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PAE An-124 Spoolup

Posted: Thu Feb 07, 2019 3:36 am
by RTNOBLE
I was out at PAE today and noticed an AN124 holding for Takeoff.

A new Fedex 763 was inbound, it came in to land, did a go around and took a nice long lap around Snohomish before coming back,

In the meantime, this AN124 rolled onto the runway, held for a second, then spooled up engines - and then sat there with engines at what sounded like takeoff thrust for what must have been 10 minutes. Flightaware said the Fedex bird would come at 12:22 (it then went around) and flightaware says the AN124 departed at 12:32. It was 10 minutes of screaming AN124 engines. Is this common? Why would this have happened? How much fuel would have been burned off?

I spend a reasonable amount of time at PAE, I don't see the Ruslan very often on the ground but I am sure I've never seen such a protracted start up. What was going on here?

Re: PAE An-124 Spoolup

Posted: Thu Feb 07, 2019 4:02 am
by akiss20
Maybe taxi out/delays were shorter than expected and they needed to get down to MTOW? If you need to burn fuel fast, TO power is your best bet and probably not too many places you can throttle up near a runway besides the runway itself.

Re: PAE An-124 Spoolup

Posted: Thu Feb 07, 2019 4:13 am
by portcolumbus
They're in-and-out of IAH all the time and ALWAYS require around 4-6 minutes on the runway for spool-up.

Re: PAE An-124 Spoolup

Posted: Thu Feb 07, 2019 4:15 am
by crownvic
Most AN-124 take offs I have ever seen do this. Maybe not 10 minutes, but a full throttle spool up for several minutes is not uncommon at all.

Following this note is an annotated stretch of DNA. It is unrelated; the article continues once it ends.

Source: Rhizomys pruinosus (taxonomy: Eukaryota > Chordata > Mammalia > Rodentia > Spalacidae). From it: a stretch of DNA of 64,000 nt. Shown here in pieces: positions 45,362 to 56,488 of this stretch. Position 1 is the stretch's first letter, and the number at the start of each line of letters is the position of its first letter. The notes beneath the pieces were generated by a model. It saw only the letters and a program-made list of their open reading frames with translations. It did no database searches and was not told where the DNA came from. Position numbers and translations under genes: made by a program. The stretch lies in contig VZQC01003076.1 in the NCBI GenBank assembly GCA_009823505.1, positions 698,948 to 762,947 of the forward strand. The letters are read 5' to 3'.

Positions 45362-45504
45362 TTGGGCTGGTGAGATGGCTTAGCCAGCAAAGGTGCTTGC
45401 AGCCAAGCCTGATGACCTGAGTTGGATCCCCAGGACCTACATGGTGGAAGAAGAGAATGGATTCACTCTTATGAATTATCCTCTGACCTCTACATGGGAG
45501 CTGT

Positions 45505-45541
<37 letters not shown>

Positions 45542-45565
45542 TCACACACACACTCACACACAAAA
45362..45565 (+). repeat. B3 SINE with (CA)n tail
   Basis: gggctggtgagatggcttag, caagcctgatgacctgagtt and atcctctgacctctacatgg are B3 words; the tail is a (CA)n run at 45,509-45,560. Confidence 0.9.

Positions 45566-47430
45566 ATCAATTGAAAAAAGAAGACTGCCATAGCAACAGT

Re: PAE An-124 Spoolup

Posted: Thu Feb 07, 2019 4:28 am
by GalaxyFlyer
It was a procedure in the early days of the TF-39 powered C-5 and, I suspect, was done here. The problem was stabilizing temps and internal clearances to achieve full thrust required what old engineer’s called “cooking the engines”. The Russians had difficulty finding advanced metallurgy and the fuel burn on that thing is pretty high.

GF

Re: PAE An-124 Spoolup

Posted: Thu Feb 07, 2019 5:03 am
by Max Q
Pretty amazing their engine technology is still at this level


I read an article recently that said they are looking at re-engining the -124 with the GE - CF6-80


Seems like a solid plan

Re: PAE An-124 Spoolup

Posted: Thu Feb 07, 2019 5:25 am
by CATIIIevery5yrs
I remember seeing an An-124 perform the same run up on ATL’s 27R with a long line of departures. They then held subsequent departures because the An-124 was reported as barely climbing and real slow across the ground.

Re: PAE An-124 Spoolup

Posted: Thu Feb 07, 2019 6:33 am
by iamlucky13
Yes, I have also noticed the An-124's at PAE sit for several minutes spooled up. I suppose the relatively cold weather may have led to a longer warm up today.

I found some further discussion here:
https://www.pprune.org/tech-log/273290- ... e-t-o.html

Re: PAE An-124 Spoolup

Posted: Thu Feb 07, 2019 1:10 pm
by slcguy
All An-124s I've seen in SLC have done the same thing, power up for awhile before rolling. Usually only for a minute or so, never seen one do it for 10 minutes. I have no idea what the reason for this procedure is.

Re: PAE An-124 Spoolup

Posted: Mon Feb 11, 2019 1:59 pm
by mach144
At runway line-up point just before take-off roll An-124 warms-up all four engines at 70% nominal (max. cruising) power for two, four or six minutes (depending on take-off weight, outside temperature and aerodrome location).
One minute before start high-lift devices are set in take-off position and one of the engines is set to 80% for a while and then set back to 70%.
3 seconds after brake release initiating take-off roll all four engines are set to calculated take-off power and this regime is maintained up to reaching height of 120 m, when throttles are set to nominal power.
Engines warming-up procedure is used to prevent possible engine-surge at take-off.

Re: PAE An-124 Spoolup

Posted: Tue Feb 12, 2019 4:24 am
by acjbbj
Max Q wrote:
Pretty amazing their engine technology is still at this level


I read an article recently that said they are looking at re-engining the -124 with the GE - CF6-80


Seems like a solid plan


They should do the Trent 560. Either way, they should do it for both the 124 and the 225